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Sexual Orientation a Factor in Post-Divorce RulingsThere have been many arguments, and there continues to be an abundance of cases with a very new agenda piling up in divorce courts. When spouses of the same sex are involved, the cases tend to be a little trickier than the cases involving spouses of the opposite sex. It is, however, illegal to discriminate for reasons such as sexual orientation under the Equal Protection and Due Process clauses.

Now, what happens when the complications arise after the dissolution of the marriage has been finalized, and agreed upon by parties of the opposite sex? Well, this is not completely unheard of. Take for instance the recent case of Maxwell vs. Maxwell in the state of Kentucky.

Case Logistics
Angela and Robert Maxwell married on October 8, 1994 in Arkansas. From the outside looking in, they were as happy as could be with three children and a nice home. Often times in a marriage, all is not what it seems, and unfortunately, after nearly sixteen years of marriage, the parties separated on September 20, 2010. Robert filed the petition for dissolution of the marriage on September 28, 2010, wherein he petitioned for sole custody of the children. Angela responded to the petition and asked for joint and shared custody of the children.

So, as the case was pending, the courts decided to award joint custody and shared parenting time between the two parents. This order meant that the parenting time alternated the physical custody of the children on a weekly basis.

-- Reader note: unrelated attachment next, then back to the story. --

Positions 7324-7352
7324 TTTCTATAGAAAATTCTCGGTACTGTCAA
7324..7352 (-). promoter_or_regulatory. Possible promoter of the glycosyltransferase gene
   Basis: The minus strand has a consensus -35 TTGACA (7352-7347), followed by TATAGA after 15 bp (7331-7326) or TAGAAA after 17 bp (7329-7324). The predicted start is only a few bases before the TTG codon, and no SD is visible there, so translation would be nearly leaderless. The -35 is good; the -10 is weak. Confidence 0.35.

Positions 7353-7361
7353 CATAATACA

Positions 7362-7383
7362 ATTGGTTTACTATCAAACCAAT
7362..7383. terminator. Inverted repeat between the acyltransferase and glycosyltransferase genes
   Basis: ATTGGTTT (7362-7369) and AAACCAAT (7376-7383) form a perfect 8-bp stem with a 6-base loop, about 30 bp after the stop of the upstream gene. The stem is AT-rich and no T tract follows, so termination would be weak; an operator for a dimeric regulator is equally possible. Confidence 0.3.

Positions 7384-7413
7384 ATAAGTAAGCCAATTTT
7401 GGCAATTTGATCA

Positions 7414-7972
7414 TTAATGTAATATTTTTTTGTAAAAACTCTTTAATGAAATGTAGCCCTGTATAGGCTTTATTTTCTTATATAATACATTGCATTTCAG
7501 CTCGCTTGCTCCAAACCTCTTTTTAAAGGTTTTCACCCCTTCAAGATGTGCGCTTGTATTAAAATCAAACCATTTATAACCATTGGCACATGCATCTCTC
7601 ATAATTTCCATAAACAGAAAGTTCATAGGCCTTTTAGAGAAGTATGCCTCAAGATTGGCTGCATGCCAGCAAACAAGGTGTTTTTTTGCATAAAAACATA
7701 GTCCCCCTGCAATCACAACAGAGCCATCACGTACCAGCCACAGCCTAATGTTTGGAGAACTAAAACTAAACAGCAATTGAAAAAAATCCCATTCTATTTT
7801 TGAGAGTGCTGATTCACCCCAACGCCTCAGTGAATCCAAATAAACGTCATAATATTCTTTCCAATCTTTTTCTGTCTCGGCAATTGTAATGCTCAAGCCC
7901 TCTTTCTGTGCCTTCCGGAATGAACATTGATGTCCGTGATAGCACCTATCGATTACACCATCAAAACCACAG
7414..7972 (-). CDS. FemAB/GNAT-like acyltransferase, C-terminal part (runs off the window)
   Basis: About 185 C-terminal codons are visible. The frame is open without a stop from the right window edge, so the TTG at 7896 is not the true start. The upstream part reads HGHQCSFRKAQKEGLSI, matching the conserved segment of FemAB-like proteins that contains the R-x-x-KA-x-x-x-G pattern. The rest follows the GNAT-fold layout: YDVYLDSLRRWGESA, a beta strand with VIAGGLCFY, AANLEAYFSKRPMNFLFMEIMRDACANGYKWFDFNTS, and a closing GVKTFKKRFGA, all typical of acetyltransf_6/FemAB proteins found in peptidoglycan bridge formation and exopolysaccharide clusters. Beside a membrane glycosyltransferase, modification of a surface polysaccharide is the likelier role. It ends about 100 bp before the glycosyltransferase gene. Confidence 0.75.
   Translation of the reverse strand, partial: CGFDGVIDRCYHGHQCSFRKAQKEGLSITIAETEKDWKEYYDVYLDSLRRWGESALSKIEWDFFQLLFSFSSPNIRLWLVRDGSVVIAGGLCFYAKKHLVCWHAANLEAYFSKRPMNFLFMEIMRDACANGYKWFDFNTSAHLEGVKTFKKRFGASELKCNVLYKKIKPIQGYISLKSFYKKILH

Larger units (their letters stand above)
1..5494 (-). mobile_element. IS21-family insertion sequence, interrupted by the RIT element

Important Clause
The order also stated that neither parent would permit a non-family guest to stay overnight during the week that the parent had physical custody of the children.

Several months later, Mr. Maxwell filed a motion to hold Mrs. Maxwell in contempt of court and in violation of the order, as he believed that she had guests stay overnight while the children were in her custody.

Court Ruling
After grueling testimony that implicated Angela Maxwell as an unfit mother due to her overnight guest being a woman whom she had begun a relationship with, it was found that she was in violation of the non family guest clause. As a result, the court awarded Robert Maxwell sole custody of the children, with Angela Maxwell granted visitation under a schedule set by the court.

Angela Maxwell fought the court’s ruling, citing that she was discriminated against due to her sexual orientation. Angela Maxwell also contested that the removal of her children from her care was not done because of any detriment to the children in any way. She won her appeal case, and was granted joint and shared custody, but the case still remains active in the courts.

Thanks to such laws governing the Equal Protection and Due Process clauses, cases such as these are dealt with fairly and justly. However, those like Mrs. Maxwell should never have had to appeal on their own behalf because of their sexual orientation. The best interest of the child is something that Family Law Courts are supposed to hold above all else. The court’s fears of private discrimination and teasing should not be the basis for a change in custody in divorce cases such as these. The reversal of the initial ruling shows us just how far we truly are coming.

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